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Rhodococcus erythropolis septic arthritis
  1. Leah M Grant1,
  2. Maria T Seville1,
  3. Erin H Graf2 and
  4. Holenarasipur R Vikram1
  1. 1Division of Infectious Diseases, Mayo Clinic, Phoenix, Arizona, USA
  2. 2Department of Laboratory Medicine and Pathology, Mayo Clinic, Phoenix, Arizona, USA
  1. Correspondence to Dr Holenarasipur R Vikram;{at}


A woman in her 50s presented with a 4-day history of left knee pain, erythema, swelling as well as malaise and rigours 1 month after undergoing a left knee meniscectomy. She was diagnosed with left native knee septic arthritis and underwent arthroscopic irrigation and debridement of the knee; cultures from synovial tissue grew Rhodococcus erythropolis. Rhodococcus spp are soil-dwelling and livestock-dwelling bacteria which occasionally cause disease in immunocompromised hosts. Infection in immunocompetent hosts is rare, and septic arthritis secondary to Rhodococcus erythropolis has not been reported previously.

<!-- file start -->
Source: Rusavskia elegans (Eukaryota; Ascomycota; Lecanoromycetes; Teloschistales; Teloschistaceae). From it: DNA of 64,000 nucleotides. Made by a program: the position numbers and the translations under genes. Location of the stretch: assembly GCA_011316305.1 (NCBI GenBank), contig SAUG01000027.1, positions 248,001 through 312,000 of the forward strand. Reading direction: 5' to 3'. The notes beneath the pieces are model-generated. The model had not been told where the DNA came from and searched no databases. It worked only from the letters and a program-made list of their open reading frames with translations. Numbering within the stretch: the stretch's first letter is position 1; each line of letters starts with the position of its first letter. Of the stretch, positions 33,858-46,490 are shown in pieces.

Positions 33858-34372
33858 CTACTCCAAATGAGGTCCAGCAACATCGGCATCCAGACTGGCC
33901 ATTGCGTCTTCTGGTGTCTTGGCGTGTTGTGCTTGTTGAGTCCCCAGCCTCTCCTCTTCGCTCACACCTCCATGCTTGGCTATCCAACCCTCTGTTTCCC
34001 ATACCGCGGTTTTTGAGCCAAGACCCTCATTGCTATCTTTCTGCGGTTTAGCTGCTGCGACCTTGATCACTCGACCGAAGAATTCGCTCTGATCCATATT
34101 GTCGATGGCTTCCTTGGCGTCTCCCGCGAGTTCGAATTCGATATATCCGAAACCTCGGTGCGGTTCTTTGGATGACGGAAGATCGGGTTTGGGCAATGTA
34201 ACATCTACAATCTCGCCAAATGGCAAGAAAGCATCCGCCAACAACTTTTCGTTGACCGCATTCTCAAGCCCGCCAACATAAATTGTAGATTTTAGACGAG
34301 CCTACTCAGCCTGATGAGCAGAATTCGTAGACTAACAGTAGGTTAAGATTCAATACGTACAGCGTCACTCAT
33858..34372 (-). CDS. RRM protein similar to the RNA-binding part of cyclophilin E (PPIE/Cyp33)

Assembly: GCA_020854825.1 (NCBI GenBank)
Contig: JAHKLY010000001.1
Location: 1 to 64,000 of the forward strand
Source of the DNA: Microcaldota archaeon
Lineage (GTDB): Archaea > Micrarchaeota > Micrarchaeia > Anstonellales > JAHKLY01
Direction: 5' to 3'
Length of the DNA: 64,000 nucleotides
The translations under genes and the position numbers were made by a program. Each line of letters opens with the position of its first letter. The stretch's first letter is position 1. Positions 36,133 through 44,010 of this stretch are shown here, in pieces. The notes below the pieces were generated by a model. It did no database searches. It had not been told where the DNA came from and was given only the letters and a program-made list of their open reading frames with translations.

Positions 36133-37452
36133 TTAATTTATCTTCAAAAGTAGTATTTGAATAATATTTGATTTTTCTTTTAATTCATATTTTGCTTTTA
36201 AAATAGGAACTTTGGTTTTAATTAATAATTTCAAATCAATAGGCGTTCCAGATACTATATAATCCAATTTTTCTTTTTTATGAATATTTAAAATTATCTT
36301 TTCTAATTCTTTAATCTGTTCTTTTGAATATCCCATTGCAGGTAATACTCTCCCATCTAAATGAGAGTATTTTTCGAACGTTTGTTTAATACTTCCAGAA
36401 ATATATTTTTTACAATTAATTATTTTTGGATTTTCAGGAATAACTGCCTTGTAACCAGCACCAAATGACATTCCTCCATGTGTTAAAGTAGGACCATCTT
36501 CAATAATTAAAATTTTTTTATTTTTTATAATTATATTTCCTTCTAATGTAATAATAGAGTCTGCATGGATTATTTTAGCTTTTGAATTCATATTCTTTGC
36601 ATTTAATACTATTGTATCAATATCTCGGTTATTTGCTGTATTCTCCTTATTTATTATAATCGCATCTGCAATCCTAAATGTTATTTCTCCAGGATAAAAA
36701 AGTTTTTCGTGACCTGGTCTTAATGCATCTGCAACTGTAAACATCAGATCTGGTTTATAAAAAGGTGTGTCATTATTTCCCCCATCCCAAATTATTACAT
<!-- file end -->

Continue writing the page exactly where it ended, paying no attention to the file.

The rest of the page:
• Bone and joint infections
  • Orthopaedics

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  • Contributors Drafting the article: LG. Critical revision of the article: LG, EG, TS and HV. Final approval of the version to be published: LG, EG, TS and HV.

  • Funding The authors have not declared a specific grant for this research from any funding agency in the public, commercial or not-for-profit sectors.

  • Case reports provide a valuable learning resource for the scientific community and can indicate areas of interest for future research. They should not be used in isolation to guide treatment choices or public health policy.

  • Competing interests None declared.

  • Provenance and peer review Not commissioned; externally peer reviewed.